Save that Ishmael and I were siblings in guerrilla wars against middle class totems and taboos, innocence and ignorance. Once he got me to squeeze a night with Aruna Vasudev, editor of Cine Maya and director of the New Delhi Film Festival. To cap a couple of hours as interpreter (with Agustin Sotto) of Chito Rono’s Private Show, I inveigled her into visiting a gay bar to watch a Spider Man act which Nick de Ocampo had made famous.
It showed a guy named Oliver stuffing a ball of thread into the “citadel of his integrity” as Orens of Arabia called it and crawling all over a stage to locate nails on which he would hook and hang his gossamer signature. I earlier told Aruna to watch her back because it was a Fassbinder /Jean Genet kind of place and she was likely to get stabbed in the back just for wearing an expensive-looking sari.
She squirmed and obviously wanted to quit on Oliver but I got her to extend her stay for increments of half a minute until finally it was over and Oliver was beside us and Aruna had to fork out a few dollars for Spider Man who had a daughter and grandmother to feed but probably didn’t get any royalties from the worldwide cinema web he helped create for an Afro-haired Filipino.
Another regular guest of Ishmael was an author who must have been fairly famous because I saw several books he had written displayed on a table side-by-side with the likes of Derrida and Foucault in one of the bookstores in the Sorbonne area.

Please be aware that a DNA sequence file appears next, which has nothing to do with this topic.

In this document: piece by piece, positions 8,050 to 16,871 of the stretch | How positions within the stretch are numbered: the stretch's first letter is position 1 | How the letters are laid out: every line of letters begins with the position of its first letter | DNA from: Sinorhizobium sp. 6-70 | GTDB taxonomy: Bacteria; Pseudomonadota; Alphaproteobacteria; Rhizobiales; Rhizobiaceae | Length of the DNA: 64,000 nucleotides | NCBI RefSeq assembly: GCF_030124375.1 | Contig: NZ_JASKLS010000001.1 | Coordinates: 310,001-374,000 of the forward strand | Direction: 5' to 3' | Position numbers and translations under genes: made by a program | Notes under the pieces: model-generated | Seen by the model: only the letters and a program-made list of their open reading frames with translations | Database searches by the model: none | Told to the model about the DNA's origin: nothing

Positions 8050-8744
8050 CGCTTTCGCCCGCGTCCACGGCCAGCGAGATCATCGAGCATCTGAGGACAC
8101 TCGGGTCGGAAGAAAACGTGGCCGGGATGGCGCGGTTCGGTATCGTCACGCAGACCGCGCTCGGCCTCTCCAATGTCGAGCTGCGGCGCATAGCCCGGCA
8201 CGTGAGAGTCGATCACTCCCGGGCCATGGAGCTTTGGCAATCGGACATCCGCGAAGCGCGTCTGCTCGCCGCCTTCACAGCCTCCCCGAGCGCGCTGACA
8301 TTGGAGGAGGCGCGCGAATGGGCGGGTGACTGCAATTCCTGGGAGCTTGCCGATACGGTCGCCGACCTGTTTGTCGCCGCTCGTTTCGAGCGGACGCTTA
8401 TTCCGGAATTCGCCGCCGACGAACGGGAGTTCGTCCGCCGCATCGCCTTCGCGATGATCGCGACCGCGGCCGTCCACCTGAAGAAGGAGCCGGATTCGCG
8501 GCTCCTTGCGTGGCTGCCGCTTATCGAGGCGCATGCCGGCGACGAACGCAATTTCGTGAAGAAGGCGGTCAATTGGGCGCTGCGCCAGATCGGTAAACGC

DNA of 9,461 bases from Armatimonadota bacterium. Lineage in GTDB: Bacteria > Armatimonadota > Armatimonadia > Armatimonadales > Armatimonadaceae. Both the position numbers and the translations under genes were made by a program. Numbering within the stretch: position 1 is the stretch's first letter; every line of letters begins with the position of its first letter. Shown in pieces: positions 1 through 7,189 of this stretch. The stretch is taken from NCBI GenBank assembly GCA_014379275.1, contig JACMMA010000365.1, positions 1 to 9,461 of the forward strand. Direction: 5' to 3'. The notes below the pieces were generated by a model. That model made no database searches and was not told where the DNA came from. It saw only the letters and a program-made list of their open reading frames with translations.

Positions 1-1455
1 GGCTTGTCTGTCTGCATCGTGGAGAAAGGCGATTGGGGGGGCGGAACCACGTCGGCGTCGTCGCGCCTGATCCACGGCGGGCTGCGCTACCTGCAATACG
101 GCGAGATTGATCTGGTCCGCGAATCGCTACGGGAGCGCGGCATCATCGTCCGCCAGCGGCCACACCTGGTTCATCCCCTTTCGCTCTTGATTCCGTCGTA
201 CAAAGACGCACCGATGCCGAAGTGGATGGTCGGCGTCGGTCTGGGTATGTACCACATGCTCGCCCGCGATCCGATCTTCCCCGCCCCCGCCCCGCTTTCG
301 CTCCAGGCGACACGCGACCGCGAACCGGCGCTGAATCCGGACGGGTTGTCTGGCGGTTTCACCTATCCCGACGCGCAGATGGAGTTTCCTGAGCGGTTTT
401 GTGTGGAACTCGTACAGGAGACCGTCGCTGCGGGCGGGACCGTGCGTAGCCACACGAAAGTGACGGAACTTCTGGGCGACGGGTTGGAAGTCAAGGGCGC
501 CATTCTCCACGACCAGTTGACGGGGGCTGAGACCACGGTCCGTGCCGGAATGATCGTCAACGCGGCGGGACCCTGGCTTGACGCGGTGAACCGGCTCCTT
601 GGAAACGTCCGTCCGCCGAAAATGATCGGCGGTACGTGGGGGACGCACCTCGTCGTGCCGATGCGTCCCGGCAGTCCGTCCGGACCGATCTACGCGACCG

Marilou-Diaz Abaya, sipping espresso with him in a sidewalk café in Paris, said he stayed spitting distance from where Sartre used to reside with his Beaver. She found it pleasantly surprising that people came to their table to get his autograph.
Ishmael said his specialty as a highly placed bureaucrat of the French health ministry at the time was drugs and forms of insanity. We could not forget therefore the temper he displayed when Ishmael broke by accident the lid of his w.c.
But he is not likely to forget either how, in one visit to Manila in the late 80’s, (when Ishmael felt that Cory and the Philistines had taken over and he vociferated against Lily Monteverde for ramming Cris Aquino’s film debut down his throat) on the Frenchman’s way back to his hotel, I slipped his Filipino driver an Alice B. Toklas cookie which I had baked below the 98.6 degrees F. stipulated by aficionados. Ishmael’s psychotherapeutics guru remembers how, just as he prepared to step out of his car, his driver unaccountably drove on and around the hotel then back again, and that he did it several times, but in post-revolutionary Manila, in the cockles of sporadic coup d’etat, he was verily a suckling crone.
Friendly fire as the Americans in Iran Iraq or Afghanistan might say these days in respect of wars that elude our simple humanity and lead us into loops of functional rationality.